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Slovenian journalist: death threats after arms trade trilogy

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In Slovenia, a trilogy published between summer 2011 and spring 2012 has exposed the secrets of the arms trade during the Balkans war and the role of the country's politicians in it. It's been an ache in the sides of those in power and with money and interests whom the book denounces. Co-writer Blaz Zgaga, 38, may be in hiding but he won't stay down

The two reporters behind In The Name Of The State, a trilogy on arms dealers in Slovenia which sees its final book Cover-Up out in spring 2012, have their work cut out. Is there an audience willing to know about their country's deeper role during the Yugoslav war between 1991-1995? 'Arms smuggling,' says co-writer Blaz Zgaga, 'is the mother of all scandals. We have combined hard facts to show the violations during the UN embargo. The Yugoslav war was not carried out by a little group, but co-ordinated by European countries.' He is looking after his daughter whilst we speak over skype. As she gurgles in the background, he launches into an enthusiastic, passionate and down-to-earth analysis of a story which has consumed him for the last four years.

Did you hear the one about the Croatian officer

Matej Surc, pictured, is an economics and journalism graduateZgaga agrees that Slovenia's reputation is slightly whiter than cream. 'Slovenia was a success story, the role model small transitional country that the US and EU needed. It’s also a small, boring country where it is really difficult to attract international media attention when things go wrong. We chose the right moment to create a petition against censorship and political pressure on journalists in 2007, right before Slovenia’s presidency of the European council.’ Blaz shortly embarked on what seemed like an ‘impossible’ crusade with one of the 571 signatories of the petition, Matej Surc, an ex-radio correspondent in Belgrade and Washington who had reported 'live from the Bosnian battlefields'.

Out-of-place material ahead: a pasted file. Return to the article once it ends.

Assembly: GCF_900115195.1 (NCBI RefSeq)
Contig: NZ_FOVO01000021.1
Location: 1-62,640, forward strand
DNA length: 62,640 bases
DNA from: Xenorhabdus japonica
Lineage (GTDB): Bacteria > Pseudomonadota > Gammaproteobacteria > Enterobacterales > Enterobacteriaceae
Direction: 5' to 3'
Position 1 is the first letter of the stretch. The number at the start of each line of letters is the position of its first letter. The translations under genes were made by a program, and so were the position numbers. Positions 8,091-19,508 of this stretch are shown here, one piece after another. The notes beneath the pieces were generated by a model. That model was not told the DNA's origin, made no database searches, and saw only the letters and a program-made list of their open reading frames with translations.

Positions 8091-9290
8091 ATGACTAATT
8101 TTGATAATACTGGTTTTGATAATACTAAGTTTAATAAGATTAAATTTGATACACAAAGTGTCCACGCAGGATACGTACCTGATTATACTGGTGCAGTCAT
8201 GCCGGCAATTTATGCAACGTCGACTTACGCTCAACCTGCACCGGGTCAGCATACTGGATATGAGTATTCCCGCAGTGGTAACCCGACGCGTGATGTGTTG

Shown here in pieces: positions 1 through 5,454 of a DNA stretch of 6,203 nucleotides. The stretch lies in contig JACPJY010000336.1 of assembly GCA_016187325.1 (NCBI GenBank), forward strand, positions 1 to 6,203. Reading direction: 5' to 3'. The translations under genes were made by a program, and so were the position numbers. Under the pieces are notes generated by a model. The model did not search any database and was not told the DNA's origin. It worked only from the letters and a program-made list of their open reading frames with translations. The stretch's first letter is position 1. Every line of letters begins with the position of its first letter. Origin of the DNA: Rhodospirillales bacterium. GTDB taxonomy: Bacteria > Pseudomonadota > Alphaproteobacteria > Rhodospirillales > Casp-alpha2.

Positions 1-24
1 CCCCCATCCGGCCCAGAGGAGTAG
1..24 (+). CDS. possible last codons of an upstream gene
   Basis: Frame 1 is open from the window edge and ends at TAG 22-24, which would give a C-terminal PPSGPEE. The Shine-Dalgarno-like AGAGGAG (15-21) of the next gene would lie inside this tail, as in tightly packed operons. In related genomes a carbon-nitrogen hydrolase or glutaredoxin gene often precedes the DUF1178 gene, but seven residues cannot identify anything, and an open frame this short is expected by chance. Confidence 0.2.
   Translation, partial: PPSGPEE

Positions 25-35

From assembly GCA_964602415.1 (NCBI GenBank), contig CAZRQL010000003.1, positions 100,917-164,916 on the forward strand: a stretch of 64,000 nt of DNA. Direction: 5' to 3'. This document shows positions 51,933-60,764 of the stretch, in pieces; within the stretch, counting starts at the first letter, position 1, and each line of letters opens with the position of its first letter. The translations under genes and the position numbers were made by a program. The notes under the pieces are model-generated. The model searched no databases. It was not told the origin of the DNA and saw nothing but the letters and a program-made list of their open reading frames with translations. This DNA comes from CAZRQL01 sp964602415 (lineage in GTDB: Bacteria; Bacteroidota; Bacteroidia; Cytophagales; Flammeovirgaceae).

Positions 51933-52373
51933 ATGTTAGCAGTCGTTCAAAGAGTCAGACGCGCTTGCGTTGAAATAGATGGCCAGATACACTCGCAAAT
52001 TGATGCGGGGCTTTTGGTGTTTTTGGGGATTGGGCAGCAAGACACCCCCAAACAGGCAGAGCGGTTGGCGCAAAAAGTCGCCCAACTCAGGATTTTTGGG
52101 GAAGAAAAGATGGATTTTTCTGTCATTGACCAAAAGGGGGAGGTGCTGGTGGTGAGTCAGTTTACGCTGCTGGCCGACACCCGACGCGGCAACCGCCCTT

In 2009 they marked a huge success after a freedom of information request allowed them to create four databases out of 6, 000 declassified documents from the interior and defence ministries, providing answers to such questions as ‘How does a Croatian officer cross the border with 3 million DM and pay for military weapons'. Through a combination of 'encrypted emails and lots of car rides’ Zgaga and Surc worked in secret in the capital. Book one Sell, published in June 2011, focuses on the export of arms supplies of the former Yugoslav army confiscated during the war in Slovenia between 27 June and 7 July1991, the first conflict to affect them since the second world war. Book two Resell, released a couple of months later, had a more international angle, singling out arms export countries such as Bulgaria, Romania and Russia. The contents read like an espionage-fuelled action franchise: Vienna served as HQ whilst transactions were executed in Budapest to companies registered in Panama, with millions of dollars forwarded to Polish and Ukrainian (via its Odessa mafia) arms exporters.